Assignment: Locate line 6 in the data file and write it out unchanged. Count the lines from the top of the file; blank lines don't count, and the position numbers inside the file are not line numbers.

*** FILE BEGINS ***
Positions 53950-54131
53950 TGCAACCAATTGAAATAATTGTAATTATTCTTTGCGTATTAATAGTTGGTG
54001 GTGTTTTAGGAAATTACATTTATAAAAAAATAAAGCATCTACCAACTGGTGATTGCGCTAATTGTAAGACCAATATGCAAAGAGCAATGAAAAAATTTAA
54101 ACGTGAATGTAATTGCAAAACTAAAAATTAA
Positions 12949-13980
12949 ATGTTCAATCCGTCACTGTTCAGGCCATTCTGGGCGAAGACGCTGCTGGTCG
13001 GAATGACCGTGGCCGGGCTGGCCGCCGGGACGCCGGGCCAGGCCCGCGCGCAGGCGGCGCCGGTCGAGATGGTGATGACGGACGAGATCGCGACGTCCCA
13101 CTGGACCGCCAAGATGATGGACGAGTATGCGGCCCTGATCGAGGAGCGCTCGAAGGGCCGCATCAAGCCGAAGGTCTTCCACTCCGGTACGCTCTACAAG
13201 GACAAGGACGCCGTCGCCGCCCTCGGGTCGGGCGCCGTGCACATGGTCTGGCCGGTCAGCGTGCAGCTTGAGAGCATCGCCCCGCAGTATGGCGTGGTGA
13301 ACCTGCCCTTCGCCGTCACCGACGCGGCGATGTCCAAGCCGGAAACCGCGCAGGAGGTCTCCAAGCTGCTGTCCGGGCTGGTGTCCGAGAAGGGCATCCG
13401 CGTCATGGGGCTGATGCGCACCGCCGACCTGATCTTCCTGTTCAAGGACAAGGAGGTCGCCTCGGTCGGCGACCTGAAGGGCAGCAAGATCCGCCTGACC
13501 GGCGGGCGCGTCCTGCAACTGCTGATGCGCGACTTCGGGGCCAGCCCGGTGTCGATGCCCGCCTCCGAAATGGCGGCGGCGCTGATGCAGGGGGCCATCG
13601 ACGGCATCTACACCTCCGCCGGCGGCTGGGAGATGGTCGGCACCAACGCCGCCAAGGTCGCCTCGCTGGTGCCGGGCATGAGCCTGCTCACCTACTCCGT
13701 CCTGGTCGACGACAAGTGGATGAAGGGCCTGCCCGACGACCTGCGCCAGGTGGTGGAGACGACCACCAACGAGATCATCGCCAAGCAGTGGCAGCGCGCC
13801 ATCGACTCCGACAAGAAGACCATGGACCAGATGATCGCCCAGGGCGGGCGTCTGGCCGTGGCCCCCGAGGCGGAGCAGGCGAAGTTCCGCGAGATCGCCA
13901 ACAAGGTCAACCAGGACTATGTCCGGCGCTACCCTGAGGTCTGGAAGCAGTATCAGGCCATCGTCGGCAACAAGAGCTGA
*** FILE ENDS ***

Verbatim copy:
12949 ATGTTCAATCCGTCACTGTTCAGGCCATTCTGGGCGAAGACGCTGCTGGTCG